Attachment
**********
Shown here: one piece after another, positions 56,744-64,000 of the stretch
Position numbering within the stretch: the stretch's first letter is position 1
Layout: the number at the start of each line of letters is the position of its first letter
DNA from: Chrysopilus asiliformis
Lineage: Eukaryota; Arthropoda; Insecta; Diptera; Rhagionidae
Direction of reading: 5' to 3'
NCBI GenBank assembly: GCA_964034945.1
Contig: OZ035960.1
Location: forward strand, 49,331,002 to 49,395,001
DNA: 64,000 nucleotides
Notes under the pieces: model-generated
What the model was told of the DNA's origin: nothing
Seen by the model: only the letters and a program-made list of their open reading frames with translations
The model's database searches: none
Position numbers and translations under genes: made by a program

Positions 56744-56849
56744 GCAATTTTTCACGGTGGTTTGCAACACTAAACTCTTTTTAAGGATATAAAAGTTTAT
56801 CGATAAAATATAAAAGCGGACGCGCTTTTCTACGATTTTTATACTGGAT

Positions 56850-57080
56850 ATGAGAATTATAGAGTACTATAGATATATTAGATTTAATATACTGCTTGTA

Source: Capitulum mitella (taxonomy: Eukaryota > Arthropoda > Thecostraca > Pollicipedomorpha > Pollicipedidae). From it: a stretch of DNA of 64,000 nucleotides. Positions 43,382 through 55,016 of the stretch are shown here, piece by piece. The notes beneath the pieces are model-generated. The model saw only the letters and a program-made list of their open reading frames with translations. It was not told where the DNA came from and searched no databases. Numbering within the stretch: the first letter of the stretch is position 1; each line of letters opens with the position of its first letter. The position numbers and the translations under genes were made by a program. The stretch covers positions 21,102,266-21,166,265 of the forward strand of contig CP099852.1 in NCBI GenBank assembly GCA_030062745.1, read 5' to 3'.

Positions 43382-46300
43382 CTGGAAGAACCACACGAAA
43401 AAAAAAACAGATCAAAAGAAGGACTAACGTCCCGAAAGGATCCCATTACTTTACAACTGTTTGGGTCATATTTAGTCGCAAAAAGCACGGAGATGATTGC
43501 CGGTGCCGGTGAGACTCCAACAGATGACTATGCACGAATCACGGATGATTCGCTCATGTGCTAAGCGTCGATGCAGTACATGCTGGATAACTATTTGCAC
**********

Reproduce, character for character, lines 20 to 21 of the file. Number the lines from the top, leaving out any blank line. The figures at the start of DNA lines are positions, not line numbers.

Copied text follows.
56850 ATGAGAATTATAGAGTACTATAGATATATTAGATTTAATATACTGCTTGTA

Source: Capitulum mitella (taxonomy: Eukaryota > Arthropoda > Thecostraca > Pollicipedomorpha > Pollicipedidae). From it: a stretch of DNA of 64,000 nucleotides. Positions 43,382 through 55,016 of the stretch are shown here, piece by piece. The notes beneath the pieces are model-generated. The model saw only the letters and a program-made list of their open reading frames with translations. It was not told where the DNA came from and searched no databases. Numbering within the stretch: the first letter of the stretch is position 1; each line of letters opens with the position of its first letter. The position numbers and the translations under genes were made by a program. The stretch covers positions 21,102,266-21,166,265 of the forward strand of contig CP099852.1 in NCBI GenBank assembly GCA_030062745.1, read 5' to 3'.